Rubio joked about being hit with "negative attacks" as a result of calls made during a flag football game he led Friday morning. Graham warned that anyone joining him at 6 a.m. for skeet shooting Saturday did so at their own peril.

But the main event was the competition among the presidential contenders for attention from the contributors who had backed Romney for president, as well as the national media outlets gathered, including CNN and The New York Times.

Spencer Zwick, who raised nearly $1 billion for Romney's 2012 campaign as his national finance chairman, said the summit attendees accounted for hundreds of millions of dollars of that total.

With Romney's decision earlier this year not to get in the race, that money is up for grabs. Zwick said Romney's donors could leave the summit sold on a new Republican candidate for 2016.

"That’s certainly part of the pitch from these candidates," Zwick said. "They get to make their case to the donors. That’s one of the motivations Mitt has in bringing these people together is that they get easy access."

Graham told reporters he was grateful to Romney for the chance to mingle with "people of means" who can help finance his campaign.

"There are some people here who are political givers who are looking for a candidate to back so it's important to me to be in front of them," he said. "I've had a lot of people come up and say, 'I like what you've had to say.'"

Former Utah Gov. Mike Leavitt, who headed up planning for a Romney White House in the 2012 race, suggested participants were surprised by the strength of the Republican field.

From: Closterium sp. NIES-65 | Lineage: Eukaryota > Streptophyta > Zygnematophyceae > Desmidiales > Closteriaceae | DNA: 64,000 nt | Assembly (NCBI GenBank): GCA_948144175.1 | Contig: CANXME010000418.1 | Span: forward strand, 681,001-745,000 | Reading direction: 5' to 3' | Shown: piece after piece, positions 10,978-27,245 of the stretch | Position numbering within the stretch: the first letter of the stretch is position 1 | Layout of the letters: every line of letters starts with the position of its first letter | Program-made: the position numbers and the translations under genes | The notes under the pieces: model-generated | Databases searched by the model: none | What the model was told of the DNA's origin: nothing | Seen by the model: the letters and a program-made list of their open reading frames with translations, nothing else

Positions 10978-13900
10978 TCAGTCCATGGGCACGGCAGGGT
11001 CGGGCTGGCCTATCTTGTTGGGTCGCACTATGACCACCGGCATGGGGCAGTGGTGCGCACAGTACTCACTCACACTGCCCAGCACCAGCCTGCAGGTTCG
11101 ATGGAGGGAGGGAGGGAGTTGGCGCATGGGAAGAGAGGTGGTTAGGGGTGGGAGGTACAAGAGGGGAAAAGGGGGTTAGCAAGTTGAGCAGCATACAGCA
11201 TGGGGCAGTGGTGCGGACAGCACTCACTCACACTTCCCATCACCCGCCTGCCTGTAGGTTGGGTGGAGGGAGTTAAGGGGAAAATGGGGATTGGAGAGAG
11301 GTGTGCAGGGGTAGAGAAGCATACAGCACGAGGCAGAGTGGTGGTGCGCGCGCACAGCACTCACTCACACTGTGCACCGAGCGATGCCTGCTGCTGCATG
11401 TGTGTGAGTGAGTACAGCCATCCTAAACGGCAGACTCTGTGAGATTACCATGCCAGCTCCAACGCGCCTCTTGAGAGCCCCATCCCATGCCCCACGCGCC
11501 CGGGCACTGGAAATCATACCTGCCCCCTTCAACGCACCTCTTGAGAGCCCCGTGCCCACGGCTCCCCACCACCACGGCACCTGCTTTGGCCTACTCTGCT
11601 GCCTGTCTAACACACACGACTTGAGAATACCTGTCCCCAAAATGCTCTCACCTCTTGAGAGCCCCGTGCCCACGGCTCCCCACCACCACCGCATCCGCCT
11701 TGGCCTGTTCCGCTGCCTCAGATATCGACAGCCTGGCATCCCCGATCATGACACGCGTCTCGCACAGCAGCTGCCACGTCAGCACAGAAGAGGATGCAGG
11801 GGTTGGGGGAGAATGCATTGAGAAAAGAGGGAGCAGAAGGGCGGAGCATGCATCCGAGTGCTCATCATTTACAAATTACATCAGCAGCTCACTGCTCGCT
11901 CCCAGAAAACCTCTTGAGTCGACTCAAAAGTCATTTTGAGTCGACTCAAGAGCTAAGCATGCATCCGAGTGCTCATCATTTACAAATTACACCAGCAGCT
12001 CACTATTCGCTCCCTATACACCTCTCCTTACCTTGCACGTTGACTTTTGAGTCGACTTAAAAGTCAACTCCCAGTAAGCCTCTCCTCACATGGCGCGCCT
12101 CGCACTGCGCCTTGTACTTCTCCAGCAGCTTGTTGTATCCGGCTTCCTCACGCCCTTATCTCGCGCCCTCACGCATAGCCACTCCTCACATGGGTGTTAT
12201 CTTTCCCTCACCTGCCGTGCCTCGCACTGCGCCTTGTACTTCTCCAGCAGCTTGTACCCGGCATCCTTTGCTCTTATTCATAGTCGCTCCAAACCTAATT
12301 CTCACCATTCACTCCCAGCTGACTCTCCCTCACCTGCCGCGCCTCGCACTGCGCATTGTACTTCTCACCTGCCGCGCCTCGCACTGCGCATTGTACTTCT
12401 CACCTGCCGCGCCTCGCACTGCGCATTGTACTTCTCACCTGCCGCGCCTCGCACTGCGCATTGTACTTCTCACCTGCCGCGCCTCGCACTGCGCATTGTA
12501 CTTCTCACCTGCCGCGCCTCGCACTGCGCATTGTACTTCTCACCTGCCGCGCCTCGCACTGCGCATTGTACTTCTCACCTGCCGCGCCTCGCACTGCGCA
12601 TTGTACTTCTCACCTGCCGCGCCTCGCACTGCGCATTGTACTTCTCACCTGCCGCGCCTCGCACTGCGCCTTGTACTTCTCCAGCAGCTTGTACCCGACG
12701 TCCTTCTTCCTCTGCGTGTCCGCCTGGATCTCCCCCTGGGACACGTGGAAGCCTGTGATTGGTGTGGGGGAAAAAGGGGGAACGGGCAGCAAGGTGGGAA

"It's a great turnout of candidates, and I think people generally are coming away thinking, 'This is a stronger group than I understood it to be,'" Leavitt said. "It's a strong field. It's a very strong field."

Each candidate gave a speech and took questions from the audience assembled in a large conference room at the ski resort, and some also held news conferences and gave individual interviews.

"I think they're focused on issues," Zwick said. "But also, look, there's a campaign gearing up so there's going to be a natural kind of jockeying and positioning. We expect that. But by and large, there hasn't been any bashing of each other."

There was some, starting with Walker, the first White House contender to speak Friday. Walker, who has not made his run official, said the GOP senators in the race "have yet to win anything and accomplish anything."

Christie, who also has yet to announce his candidacy, was even more blunt in his criticism of senators, singled out Paul for his fight against the Patriot Act reauthorization.

The New Jersey governor also had some harsh words for the GOP.

"Performance matters," Christie said, warning that if the Republican Party loses the White House for a third time in 2016, it will be on "the edge of irrelevance."

Fiorina will address the summit Saturday. She is also headlining the Salt Lake County GOP's annual summer fundraiser Saturday night with tickets ranging from $200 to $15,000.

Contributing: The Associated Press